LEG band electronic identification devices have been approved for use in Australia’s dairy, earless and miniature goat herds.
The EID-equipped leg bands have been granted full accreditation status by Integrity Systems Company.
The recommendation for approval came from the National Livestock Identification System Standards Committee in collaboration with state and territory government departments, following the fulfilment of field trial performance requirements.
From 1st March 2023 dairy, earless and miniature goat producers will be required to fit an NLIS device to the animal when completing a movement and the movement must be recorded in the NLIS database.
SAFEMEAT’s Advisory Group chairperson Andrew Henderson said SAFEMEAT supported the move to ensure that suitable identification options were available for dairy, earless and miniature goats to underpin goat traceability nationally.
“With biosecurity threats on our doorstep it is critical to fast-track alternative traceability options for dairy, earless and miniature goat producers.
“We are listening and delivering for industry in consultation with state authorities,” he said.
ISC chief executive officer Jane Weatherley said the goat leg band identification devices are electronically readable and now give dairy, earless and miniature goat producers an alternative to conventional ear tags, to help them meet their traceability requirements.
Goat Industry Council of Australia president John Falkenhagen said Australian rangeland goat producers, dairy producers and small breeders provide high quality exports that require the highest standard of assurance.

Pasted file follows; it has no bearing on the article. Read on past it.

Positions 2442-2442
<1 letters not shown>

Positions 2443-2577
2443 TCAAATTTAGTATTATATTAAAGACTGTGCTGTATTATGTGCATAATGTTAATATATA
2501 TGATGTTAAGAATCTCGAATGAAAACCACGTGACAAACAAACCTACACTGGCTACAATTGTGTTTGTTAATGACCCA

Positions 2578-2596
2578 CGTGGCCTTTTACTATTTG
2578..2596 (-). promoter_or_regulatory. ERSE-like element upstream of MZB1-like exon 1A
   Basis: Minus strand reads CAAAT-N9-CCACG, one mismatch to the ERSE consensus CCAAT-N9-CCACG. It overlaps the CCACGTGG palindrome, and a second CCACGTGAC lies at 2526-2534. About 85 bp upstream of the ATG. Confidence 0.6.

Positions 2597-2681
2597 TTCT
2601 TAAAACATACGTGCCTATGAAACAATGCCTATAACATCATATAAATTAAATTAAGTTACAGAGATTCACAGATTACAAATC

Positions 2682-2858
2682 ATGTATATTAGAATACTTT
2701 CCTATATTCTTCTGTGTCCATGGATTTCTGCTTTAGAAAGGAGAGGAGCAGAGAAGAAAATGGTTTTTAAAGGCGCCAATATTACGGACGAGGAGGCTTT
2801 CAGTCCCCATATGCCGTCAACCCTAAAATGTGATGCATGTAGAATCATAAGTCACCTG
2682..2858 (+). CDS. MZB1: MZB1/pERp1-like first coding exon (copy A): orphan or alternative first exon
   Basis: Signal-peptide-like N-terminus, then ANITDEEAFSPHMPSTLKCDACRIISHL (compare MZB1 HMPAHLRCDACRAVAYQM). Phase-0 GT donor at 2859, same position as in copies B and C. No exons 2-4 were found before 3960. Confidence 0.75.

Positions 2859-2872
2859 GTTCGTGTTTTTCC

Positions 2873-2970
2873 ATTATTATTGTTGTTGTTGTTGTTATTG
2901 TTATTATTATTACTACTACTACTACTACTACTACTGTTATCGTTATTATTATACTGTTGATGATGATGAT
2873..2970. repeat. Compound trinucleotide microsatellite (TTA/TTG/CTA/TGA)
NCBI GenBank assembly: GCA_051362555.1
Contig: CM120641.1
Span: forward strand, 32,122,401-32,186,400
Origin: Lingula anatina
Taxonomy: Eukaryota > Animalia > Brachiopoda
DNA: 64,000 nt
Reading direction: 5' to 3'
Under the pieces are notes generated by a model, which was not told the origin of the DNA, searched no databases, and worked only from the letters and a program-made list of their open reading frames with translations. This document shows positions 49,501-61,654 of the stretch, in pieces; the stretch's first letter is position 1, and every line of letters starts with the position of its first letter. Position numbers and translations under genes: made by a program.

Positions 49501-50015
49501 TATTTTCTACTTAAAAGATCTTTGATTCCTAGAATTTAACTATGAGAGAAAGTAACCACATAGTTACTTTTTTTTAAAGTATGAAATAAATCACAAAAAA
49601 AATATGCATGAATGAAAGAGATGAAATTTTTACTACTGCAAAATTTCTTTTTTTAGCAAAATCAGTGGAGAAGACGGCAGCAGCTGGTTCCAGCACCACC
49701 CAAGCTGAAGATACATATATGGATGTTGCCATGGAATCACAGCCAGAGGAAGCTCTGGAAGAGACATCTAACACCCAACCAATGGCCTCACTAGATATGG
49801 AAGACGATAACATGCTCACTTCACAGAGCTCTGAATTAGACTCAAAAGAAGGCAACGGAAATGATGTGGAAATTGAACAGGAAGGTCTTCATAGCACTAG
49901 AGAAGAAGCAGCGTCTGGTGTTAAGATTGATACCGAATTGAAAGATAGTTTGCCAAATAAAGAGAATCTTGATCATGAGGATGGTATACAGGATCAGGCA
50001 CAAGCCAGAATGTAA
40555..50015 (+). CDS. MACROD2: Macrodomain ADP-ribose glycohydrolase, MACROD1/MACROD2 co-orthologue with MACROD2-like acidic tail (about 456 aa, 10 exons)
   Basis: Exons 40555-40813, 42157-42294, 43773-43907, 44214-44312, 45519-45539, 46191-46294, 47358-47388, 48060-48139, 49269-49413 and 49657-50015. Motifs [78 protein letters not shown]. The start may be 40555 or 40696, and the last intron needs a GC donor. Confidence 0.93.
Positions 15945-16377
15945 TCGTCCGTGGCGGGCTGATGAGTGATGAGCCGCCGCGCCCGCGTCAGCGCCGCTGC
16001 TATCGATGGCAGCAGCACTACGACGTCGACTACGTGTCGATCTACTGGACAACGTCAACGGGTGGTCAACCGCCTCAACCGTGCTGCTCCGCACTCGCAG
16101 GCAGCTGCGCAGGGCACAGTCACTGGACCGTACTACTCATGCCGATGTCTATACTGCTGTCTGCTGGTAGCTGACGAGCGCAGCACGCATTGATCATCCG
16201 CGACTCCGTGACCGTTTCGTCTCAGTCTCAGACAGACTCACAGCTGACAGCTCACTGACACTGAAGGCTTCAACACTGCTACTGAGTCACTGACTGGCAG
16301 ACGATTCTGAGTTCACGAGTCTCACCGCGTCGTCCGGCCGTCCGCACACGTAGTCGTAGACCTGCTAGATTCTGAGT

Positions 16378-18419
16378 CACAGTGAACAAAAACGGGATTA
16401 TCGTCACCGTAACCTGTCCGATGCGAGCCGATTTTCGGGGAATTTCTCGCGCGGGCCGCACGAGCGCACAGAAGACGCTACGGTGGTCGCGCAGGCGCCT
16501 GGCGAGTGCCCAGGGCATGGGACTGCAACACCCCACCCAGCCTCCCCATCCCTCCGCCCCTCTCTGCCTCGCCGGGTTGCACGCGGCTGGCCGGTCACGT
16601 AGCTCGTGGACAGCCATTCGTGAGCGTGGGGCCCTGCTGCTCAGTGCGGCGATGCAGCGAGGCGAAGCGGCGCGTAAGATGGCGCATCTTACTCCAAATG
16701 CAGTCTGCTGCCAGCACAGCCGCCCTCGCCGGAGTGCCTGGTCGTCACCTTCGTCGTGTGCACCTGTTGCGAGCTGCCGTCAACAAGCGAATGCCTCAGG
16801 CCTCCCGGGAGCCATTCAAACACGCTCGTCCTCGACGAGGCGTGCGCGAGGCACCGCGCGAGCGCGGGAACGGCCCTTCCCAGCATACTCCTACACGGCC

“Giving another identification option for our producers to assist with traceability and product assurance will help protect this standard so we can continue to stand by what we sell.”
For dairy, earless and miniature goat producers ready to utilise the leg band device, the leg bands manufactured by Datamars can be purchased through registered rural suppliers.
“SAFEMEAT and ISC are committed to continuous improvements across our industry’s integrity systems,” Ms Weatherley said.
“We are pleased to see this device added to the portfolio of fully accredited devices to give our producers another option to support their traceability and product assurance requirements,” she said.
For information on the leg band please visit the ISC website.
Click here to view a flyer on goat NLIS tag and leg band requirements for dairy, miniature and earless goats
Click here for more information on the NLIS.
Why don’t we freeze brand for property identification and microchip like the horse industry?